As I’m purchasing a new car tomorrow, I had to look into insurance coverage before picking up the car. Here’s a few things I discovered.
A bit of perspective first, though. Here in Australia there are several types of insurance:
Type 1 – Compulsory 3rd Party.
Everyone with a registered motor vehicle pays a 3rd party accident premium as part of their registration cost. There’s no choice if you’re vehicle’s to be registered. This covers the medical costs associated with any accidents you might have. It doesn’t cover property – it’s medical only, and it’s a no-fault system.
Type 2 – Non Compulsory property
This is the stuff that covers your car, other people’s cars and property. You can get 3rd party property (covers the other guy’s car and property), 3rd party fire and theft (same as third party but with fire and theft cover for your car too) and comprehensive, which covers your car and property as well as the coverage provided by the other policies.
Discovery no. 1 – Insurance companies will rip you off wherever they can.
I’ve been restricted in where I can get insurance cover due to a 3 month licence suspension back in 2001. Most companies don’t like to touch a previously suspended driver within 5 years of the suspension. The few that do will charge you a premium for doing so – especially if you’re trying to insure a turbocharged car like a Saab.
Tip number 1, if you’re in a similar situation – shop around!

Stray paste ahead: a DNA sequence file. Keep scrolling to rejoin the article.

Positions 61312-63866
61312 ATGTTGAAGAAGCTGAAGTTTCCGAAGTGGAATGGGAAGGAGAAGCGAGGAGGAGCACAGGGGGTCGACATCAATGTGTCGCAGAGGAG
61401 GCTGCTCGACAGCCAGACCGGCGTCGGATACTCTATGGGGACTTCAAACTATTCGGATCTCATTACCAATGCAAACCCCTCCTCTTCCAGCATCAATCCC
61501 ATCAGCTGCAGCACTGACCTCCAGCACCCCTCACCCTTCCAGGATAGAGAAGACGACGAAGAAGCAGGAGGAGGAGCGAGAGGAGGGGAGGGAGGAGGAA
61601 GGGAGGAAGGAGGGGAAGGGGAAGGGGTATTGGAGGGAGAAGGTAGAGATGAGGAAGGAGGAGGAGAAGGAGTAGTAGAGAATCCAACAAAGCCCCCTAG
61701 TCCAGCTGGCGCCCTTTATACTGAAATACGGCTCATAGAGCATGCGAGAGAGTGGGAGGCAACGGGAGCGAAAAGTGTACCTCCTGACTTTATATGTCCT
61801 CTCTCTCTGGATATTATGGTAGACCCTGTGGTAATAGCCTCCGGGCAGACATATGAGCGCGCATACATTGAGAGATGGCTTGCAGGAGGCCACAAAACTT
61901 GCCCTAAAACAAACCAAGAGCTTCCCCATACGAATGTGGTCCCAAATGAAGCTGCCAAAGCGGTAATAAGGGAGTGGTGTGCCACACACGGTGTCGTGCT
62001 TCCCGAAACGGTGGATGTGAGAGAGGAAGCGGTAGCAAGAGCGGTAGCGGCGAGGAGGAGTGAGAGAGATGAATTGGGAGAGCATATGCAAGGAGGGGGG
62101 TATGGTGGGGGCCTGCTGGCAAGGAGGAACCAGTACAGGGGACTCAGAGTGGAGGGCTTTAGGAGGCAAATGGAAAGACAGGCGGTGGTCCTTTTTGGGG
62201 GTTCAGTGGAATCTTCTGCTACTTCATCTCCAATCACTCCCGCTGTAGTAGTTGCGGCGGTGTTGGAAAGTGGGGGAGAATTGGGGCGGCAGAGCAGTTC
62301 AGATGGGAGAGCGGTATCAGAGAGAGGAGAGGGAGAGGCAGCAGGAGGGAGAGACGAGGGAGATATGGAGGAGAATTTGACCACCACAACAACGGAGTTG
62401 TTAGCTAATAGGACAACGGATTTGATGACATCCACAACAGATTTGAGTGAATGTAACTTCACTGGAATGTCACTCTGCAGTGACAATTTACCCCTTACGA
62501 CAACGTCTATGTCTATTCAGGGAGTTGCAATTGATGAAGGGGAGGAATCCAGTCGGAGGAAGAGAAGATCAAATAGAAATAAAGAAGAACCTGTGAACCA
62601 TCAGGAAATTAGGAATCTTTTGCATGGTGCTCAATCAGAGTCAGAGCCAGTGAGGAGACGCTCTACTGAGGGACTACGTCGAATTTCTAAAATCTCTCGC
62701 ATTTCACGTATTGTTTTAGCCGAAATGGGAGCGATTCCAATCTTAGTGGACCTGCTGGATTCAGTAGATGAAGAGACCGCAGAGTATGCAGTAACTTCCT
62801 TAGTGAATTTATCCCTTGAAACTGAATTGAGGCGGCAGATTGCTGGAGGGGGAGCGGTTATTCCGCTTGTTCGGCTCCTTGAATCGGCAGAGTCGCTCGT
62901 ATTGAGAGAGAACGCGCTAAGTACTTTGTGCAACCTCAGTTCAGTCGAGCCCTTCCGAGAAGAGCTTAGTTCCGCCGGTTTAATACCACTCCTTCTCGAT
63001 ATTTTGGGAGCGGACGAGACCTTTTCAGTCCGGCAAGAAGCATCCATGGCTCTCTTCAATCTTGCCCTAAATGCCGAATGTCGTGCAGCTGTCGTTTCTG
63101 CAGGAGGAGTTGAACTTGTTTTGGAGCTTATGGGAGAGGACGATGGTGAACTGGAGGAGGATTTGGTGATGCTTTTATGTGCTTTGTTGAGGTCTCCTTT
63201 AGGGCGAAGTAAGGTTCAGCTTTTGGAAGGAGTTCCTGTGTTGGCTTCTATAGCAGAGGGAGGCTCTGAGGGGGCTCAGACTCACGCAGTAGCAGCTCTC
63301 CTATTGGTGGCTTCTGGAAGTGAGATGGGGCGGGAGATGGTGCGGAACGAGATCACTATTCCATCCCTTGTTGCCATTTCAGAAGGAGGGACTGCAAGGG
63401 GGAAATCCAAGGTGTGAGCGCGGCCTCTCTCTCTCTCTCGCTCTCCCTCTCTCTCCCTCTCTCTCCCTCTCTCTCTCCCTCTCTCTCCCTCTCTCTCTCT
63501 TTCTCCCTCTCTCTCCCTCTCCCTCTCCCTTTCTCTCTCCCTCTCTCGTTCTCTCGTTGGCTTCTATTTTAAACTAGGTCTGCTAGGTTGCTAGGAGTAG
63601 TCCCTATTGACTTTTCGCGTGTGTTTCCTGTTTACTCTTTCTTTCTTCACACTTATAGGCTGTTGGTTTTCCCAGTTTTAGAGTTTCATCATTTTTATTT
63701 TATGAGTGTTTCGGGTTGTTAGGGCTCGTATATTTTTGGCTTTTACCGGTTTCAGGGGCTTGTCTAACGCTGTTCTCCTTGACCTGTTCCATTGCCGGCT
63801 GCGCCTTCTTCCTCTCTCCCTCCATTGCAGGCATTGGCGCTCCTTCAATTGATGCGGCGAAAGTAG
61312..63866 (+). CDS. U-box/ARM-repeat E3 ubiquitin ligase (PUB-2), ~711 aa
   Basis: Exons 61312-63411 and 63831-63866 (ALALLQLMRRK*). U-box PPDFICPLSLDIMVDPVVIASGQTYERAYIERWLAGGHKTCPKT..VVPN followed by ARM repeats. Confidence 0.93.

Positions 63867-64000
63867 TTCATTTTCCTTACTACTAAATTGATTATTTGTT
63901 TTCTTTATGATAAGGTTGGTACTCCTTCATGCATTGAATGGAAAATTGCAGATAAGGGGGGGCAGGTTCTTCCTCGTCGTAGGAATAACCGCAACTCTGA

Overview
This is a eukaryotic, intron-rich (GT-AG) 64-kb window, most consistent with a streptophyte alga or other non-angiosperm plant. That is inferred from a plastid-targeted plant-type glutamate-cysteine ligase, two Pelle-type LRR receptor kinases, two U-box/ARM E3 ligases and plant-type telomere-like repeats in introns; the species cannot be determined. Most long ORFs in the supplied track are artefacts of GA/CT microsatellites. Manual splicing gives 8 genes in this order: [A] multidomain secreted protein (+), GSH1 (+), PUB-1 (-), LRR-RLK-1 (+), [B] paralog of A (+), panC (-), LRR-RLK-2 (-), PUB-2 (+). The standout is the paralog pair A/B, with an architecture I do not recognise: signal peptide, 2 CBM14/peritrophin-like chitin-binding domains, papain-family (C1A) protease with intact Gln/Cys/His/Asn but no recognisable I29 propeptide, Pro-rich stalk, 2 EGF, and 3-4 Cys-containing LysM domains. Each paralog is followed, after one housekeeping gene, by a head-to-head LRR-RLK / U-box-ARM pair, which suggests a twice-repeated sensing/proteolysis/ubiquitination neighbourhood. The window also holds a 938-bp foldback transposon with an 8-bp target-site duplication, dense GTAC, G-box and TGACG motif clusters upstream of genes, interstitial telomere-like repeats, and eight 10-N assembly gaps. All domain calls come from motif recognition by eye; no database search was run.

Even though you’ve been suspended, it’s wise to call a few places, or contact a broker and get them to do some legwork for you. If you’re like I was, you’ll be so glad to find a company that WILL insure you at the end of all the running-around that you’ll pretty much pay whatever price they quote. Well, shop around and find a few more. They know you’re not in a great bargaining position, but whatever competition you can create will help.
Tip number 2 – if you’re getting further into your post-suspension period, then shop your clean record around to a few places. It’s been four years since my suspension and I haven’t been booked for a single offence since the end of 2001 (Gold star for me!!). I’ve just been pushing that fact to a few places and I’ll be cutting a hefty chunk from my premiums – starting today! What’s annoyed me is that there wasn’t any action from my insurer or my broker to alert me to the fact that I could do this. They just sat back and took my money (until today).
Discovery no. 2 – There’s insurance companies, and then there’s CAR insurance companies.
I’ll be insuring my Viggen, as well as our 1994 model 9000CS AND our home with a company here in Australia called Shannons Insurance. Shannons are car specialists and whilst they’re owned by a big insurer, they’ve maintained their specialisation and enthusiasm for cars. They sponsor car shows (pictures here) and run regular auctions for veteran and vintage cars in the big capital cities here in Oz.
What’s really impressed me is that I was able to explain to them that I’ll be fitting the Viggen Rescue Kit to the car and they were OK with it. They understood torque steer and the parts that were being fitted and classified them as accessories, rather than modifications.
That makes for a biiiiiiig difference when you’re talking premiums.
The ditz at my old insurance broker, some 25 year old blonde-sounding secretary, took down the names of the components and just classified them straight away as mods and whacked an extra $300 on the premium.
End story: I cancelled my old insurance policies this morning and I’ll be paying about the same premium for comprehensive insurance on a 1999 Viggen, a 1994 9000CS and our home with Shannons as what I was for home insurance, comprehensive on the 9000 and third party on the 1979 99 turbo.
Now THAT’S a BIG DIFFERENCE.
For what it’s worth, check around when you get your next premium reminder and find someone that’s as interested in cars as you are. If you’re here in Oz, check out Shannons.